As a Musical Theater major I participated in an acting exercise called The Chair. In it, a plush chair sat alone in a dark room, illuminated by a single, bright light. One by one, everyone in class sat silently in the chair. One by one, as they sat alone with whatever thoughts they’d been trying not to think, everyone in class cried. The exercise was supposed to teach us to deal with whatever we had going on in our lives, that our acting instrument had to be transparent. To portray a character as we wanted, we had to know ourselves first.
Writing Class Radio uses prompts and free writing to much the same effect. I left the first class with four good seeds for stories. I also left with a story too painful to tell in first person. I had to speak of myself in the third person to even get the cursor to move. The story didn’t flow from me, it coughed itself up in painful chunks.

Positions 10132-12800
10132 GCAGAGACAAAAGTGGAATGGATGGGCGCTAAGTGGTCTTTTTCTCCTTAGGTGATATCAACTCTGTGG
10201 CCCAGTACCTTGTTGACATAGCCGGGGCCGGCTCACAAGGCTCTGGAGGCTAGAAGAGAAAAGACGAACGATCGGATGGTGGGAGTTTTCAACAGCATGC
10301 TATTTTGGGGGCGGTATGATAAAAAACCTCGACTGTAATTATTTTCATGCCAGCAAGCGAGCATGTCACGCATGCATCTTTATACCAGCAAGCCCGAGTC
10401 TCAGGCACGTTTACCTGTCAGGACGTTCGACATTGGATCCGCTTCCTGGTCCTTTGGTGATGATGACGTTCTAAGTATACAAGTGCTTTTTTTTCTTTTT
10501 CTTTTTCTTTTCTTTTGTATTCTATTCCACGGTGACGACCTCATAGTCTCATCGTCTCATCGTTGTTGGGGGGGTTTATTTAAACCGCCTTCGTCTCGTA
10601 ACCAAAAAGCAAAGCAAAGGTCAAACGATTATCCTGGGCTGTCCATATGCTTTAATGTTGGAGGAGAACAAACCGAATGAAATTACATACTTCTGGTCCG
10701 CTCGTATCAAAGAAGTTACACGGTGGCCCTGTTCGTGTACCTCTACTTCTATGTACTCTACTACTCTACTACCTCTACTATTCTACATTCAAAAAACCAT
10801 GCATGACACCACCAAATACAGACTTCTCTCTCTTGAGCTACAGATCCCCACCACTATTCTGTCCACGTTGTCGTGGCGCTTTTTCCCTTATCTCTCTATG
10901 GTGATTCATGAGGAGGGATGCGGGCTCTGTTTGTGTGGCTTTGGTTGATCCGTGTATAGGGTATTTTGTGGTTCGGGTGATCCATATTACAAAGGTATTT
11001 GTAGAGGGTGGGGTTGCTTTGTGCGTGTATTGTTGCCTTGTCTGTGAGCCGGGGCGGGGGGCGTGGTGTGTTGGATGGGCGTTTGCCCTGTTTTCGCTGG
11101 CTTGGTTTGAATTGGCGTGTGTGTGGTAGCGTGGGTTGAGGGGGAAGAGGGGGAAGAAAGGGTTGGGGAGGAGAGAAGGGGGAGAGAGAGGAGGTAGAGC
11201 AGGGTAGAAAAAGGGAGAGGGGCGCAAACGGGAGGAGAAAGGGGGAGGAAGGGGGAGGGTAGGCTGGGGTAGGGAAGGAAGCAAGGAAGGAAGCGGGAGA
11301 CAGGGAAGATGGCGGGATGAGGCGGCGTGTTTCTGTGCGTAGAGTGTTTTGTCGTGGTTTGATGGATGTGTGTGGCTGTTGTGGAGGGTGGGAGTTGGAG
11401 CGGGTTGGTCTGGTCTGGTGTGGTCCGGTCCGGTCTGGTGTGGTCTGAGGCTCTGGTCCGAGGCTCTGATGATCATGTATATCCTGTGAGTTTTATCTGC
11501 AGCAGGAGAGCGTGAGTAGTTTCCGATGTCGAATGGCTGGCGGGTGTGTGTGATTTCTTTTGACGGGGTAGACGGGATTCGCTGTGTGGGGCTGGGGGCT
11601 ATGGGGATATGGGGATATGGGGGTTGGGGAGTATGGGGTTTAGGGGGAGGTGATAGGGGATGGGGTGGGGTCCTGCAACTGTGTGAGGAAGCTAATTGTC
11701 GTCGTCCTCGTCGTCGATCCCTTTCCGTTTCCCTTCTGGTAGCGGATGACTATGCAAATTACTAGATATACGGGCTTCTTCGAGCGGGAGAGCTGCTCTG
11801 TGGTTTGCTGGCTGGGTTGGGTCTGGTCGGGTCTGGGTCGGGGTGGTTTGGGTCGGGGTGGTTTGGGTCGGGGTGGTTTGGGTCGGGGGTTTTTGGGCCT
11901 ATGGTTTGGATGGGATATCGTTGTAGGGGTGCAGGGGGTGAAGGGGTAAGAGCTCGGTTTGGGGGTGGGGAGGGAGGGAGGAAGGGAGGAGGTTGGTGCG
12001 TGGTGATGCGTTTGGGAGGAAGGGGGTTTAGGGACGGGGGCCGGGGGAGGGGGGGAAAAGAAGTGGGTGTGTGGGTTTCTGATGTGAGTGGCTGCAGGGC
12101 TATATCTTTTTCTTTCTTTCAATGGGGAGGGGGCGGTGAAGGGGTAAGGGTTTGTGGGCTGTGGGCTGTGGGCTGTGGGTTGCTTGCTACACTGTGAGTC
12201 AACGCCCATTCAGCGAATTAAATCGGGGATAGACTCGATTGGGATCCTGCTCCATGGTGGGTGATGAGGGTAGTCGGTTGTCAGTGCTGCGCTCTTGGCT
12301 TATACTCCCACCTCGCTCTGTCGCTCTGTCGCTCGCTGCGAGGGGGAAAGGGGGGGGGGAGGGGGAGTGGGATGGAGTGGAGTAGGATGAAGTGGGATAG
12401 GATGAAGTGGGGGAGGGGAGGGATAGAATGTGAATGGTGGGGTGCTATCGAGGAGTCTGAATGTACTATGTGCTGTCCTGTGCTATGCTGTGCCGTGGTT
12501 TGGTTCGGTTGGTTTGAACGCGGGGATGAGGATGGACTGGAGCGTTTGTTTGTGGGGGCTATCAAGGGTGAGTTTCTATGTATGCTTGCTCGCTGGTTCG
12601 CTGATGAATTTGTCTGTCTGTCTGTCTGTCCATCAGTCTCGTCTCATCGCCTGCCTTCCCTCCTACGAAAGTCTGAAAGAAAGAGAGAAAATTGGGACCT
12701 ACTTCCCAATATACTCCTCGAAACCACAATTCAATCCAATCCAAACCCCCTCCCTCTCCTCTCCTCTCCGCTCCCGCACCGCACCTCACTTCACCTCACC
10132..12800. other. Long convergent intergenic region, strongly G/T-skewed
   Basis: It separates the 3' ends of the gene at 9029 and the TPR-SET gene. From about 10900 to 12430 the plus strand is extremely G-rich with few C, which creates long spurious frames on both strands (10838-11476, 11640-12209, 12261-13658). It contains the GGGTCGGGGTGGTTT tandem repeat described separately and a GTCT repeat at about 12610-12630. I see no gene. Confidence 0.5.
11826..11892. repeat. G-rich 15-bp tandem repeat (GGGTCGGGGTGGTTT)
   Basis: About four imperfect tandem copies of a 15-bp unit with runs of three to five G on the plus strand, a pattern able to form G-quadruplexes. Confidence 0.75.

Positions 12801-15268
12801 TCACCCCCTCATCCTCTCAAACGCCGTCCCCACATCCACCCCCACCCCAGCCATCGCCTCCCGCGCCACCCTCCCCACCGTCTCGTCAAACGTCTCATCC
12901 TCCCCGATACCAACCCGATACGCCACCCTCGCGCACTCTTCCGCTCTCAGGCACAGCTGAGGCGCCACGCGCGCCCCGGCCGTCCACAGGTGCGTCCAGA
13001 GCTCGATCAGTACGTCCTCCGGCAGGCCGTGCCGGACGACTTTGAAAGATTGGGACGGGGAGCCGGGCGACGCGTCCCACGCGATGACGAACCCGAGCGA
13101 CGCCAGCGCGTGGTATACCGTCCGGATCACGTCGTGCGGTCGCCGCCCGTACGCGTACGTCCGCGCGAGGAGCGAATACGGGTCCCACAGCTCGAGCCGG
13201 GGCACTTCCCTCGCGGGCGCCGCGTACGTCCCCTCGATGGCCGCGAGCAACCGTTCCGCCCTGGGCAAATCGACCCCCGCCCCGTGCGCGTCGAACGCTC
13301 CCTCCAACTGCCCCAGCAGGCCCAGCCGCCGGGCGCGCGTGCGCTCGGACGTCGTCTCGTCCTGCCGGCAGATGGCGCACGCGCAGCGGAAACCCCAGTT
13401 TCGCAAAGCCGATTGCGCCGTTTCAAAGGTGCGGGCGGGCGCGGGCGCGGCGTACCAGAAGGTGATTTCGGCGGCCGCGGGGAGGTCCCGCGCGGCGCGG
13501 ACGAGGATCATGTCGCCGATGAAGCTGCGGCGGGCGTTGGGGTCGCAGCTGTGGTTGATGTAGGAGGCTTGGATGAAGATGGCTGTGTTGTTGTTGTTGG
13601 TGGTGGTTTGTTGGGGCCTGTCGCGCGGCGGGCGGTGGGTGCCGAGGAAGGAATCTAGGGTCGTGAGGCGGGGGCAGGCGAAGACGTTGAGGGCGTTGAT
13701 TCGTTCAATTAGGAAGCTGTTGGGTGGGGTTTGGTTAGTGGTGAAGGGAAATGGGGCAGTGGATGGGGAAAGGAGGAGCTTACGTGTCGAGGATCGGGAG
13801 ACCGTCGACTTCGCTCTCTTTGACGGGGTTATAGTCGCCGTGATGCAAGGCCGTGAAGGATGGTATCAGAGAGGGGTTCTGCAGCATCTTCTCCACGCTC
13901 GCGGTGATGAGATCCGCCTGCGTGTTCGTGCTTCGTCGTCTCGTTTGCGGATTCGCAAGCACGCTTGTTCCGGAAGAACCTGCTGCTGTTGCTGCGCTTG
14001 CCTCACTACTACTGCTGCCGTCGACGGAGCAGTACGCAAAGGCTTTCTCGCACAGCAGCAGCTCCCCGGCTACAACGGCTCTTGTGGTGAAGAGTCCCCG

Everyone in class is finding their pain. Abuse, death, illness, and plain old existential angst. It’s rough. I fleshed out something that came up in last week’s prompts for this week’s long reading. I got through three pages and choked up, getting through the worst of the tears I’d shed while writing it by using deep breaths. Then I broke down on the last page, at a point I didn’t expect to hit me as hard as it did.
When I asked on Facebook if writing about misery is always miserable, a friend who’d also done the Chair in college shared that Robert Frost quote.
This is an amazing class.
But if you take it, be prepared to illuminate thoughts you’ve been trying not to think.